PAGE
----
New Jersey Court Says Remote Texters Can Be Liable for Distracted Driving
A New Jersey appeals court decided last year that “remote texters” can be held liable for injuries caused by distracted car accidents. Texting while driving and talking on a hand-held device while driving is prohibited under New Jersey law, but before this ruling there was no restriction on texting someone you know is behind the wheel.
The appeal came after a trial judge in Morristown dismissed a claim brought by two motorcyclists. The claim was against a teenager who texted her boyfriend back in 2009 while he was driving his pickup truck. The truck driver, allegedly distracted by the text message, then crashed his truck into the two motorcyclists in Mine Hill. Both motorcyclists lost a leg in the accident.
The driver of the pickup truck settled for $500,000, but a state superior court judge denied the aiding and abetting claim against the remote texter.
Attorney Stephen Weinstein represented the motorcyclists and argued the court should impose duty of care on those who the know the recipient is driving (and likely to read messages while driving).
The court rules that a remote texter can be held liable for injuries to third parties when the distracted driver causes an accident. However, the ruling is limited to when the sender knew the texts were being viewed by the recipient as he or she was driving.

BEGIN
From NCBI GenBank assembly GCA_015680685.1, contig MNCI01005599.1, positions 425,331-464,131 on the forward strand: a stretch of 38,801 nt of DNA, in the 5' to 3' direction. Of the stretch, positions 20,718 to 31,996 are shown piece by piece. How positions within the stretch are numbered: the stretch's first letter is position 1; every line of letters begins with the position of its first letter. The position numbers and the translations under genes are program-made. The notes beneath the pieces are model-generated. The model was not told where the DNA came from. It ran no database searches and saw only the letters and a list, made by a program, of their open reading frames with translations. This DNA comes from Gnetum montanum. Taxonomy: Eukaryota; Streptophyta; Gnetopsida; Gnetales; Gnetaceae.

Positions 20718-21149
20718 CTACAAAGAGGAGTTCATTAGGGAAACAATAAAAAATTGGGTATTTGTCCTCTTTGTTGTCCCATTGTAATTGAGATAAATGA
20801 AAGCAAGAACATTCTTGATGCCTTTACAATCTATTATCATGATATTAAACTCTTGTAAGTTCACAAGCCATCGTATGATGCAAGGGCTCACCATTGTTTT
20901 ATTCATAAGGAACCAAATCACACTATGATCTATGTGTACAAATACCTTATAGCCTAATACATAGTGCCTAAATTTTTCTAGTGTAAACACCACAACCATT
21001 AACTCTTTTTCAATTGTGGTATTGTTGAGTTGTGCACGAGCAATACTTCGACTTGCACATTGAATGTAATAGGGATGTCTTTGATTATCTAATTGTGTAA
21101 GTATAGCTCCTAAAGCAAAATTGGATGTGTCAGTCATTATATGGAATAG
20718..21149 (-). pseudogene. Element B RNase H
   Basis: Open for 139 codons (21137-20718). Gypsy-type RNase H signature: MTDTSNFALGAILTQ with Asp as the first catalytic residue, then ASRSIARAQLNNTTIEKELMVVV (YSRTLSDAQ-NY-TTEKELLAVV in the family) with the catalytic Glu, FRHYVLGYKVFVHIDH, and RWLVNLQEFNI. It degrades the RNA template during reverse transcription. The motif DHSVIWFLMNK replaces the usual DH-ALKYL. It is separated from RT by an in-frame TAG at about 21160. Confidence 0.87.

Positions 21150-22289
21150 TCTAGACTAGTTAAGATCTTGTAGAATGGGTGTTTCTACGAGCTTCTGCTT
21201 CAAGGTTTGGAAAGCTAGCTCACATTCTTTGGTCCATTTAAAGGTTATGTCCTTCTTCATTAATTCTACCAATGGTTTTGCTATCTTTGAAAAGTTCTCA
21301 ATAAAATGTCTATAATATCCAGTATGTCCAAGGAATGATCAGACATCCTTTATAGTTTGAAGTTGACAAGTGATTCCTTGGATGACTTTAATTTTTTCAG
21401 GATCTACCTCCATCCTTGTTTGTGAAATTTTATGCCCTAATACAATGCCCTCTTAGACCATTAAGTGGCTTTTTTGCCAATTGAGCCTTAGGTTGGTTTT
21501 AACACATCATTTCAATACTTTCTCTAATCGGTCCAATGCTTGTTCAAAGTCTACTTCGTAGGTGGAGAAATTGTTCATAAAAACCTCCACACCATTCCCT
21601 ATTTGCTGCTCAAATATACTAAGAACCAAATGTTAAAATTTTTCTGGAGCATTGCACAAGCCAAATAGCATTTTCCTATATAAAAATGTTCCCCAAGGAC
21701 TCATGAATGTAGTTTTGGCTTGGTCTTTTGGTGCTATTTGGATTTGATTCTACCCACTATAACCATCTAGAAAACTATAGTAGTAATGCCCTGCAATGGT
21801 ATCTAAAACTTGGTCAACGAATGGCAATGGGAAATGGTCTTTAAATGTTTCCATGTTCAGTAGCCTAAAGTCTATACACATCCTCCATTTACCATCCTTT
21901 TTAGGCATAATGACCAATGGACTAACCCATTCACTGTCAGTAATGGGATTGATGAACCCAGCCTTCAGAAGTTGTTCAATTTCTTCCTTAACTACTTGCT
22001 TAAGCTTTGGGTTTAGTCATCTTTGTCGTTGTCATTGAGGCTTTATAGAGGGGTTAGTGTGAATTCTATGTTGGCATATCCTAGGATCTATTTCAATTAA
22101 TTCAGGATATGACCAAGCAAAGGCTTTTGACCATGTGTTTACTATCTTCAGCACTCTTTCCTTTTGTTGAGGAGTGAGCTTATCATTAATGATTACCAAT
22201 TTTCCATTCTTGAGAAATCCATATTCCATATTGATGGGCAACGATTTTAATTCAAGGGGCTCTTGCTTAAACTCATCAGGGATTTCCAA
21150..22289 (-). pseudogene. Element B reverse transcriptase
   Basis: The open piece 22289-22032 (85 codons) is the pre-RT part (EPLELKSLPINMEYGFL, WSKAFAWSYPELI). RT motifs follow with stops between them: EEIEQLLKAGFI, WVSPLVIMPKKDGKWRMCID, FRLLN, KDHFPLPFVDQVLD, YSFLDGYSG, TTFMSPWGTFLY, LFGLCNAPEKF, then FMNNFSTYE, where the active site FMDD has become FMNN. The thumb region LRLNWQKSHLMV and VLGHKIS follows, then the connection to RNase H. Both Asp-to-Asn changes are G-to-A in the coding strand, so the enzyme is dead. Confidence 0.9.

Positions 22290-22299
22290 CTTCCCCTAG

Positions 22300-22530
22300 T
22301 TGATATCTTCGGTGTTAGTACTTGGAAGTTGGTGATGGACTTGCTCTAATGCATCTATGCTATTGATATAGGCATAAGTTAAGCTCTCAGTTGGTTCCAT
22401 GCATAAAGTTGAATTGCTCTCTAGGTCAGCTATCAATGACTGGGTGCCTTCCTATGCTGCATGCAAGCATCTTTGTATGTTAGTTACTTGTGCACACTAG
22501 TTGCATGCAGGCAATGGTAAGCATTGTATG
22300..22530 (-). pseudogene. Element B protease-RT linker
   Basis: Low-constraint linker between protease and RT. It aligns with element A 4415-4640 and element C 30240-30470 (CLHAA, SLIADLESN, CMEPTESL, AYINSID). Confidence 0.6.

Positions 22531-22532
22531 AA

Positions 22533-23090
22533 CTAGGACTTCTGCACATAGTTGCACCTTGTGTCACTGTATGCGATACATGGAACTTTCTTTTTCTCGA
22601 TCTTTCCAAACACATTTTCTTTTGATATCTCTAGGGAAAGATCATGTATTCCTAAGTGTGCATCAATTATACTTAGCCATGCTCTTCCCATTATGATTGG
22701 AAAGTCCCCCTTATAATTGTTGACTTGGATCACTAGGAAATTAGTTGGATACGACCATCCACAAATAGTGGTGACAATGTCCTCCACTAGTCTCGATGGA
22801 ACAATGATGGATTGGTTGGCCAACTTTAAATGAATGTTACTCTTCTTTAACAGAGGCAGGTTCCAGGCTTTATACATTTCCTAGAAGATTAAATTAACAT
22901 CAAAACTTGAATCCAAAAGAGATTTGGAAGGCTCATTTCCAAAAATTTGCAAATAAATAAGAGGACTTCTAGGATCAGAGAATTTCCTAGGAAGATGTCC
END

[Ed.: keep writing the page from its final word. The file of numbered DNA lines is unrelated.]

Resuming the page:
In the car accident in question, the court determined that the remote texter did not have substantial knowledge that the drive would read the texts while behind the wheel.
“We conclude that a person sending text messages has a duty not to text someone who is driving if the texter knows, or has special reason to know, the recipient will view the text while driving. But we also conclude that plaintiffs have not presented sufficient evidence to prove that Colonna [the defendant] had such knowledge when she texted Best [the pickup truck driver] immediately before the accident,” the court explained in its opinion. “Even if a reasonable inference can be drawn that she sent messages requiring responses, the act of sending such messages, by itself, is not active encouragement that the recipient read the text and respond immediately, that is, while driving and in violation of the law.”
More than 171 billion text messages are sent in the U.S. every month, as of December 2012. Approximately 660,000 drivers use cell phones or other electronic devices while driving at any given daytime moment. When sending a text, a driver’s eyes are off the road for an average of 5 seconds—the length of time needed to cover the length of a football field while blindfolded if traveling at 55 miles per hour.
Approximately 10 percent of all drivers under age 20 were reported as distracted before getting into a fatal car accident. Drivers in their 20s make up more than one-quarter of distracted drivers in fatal crashes.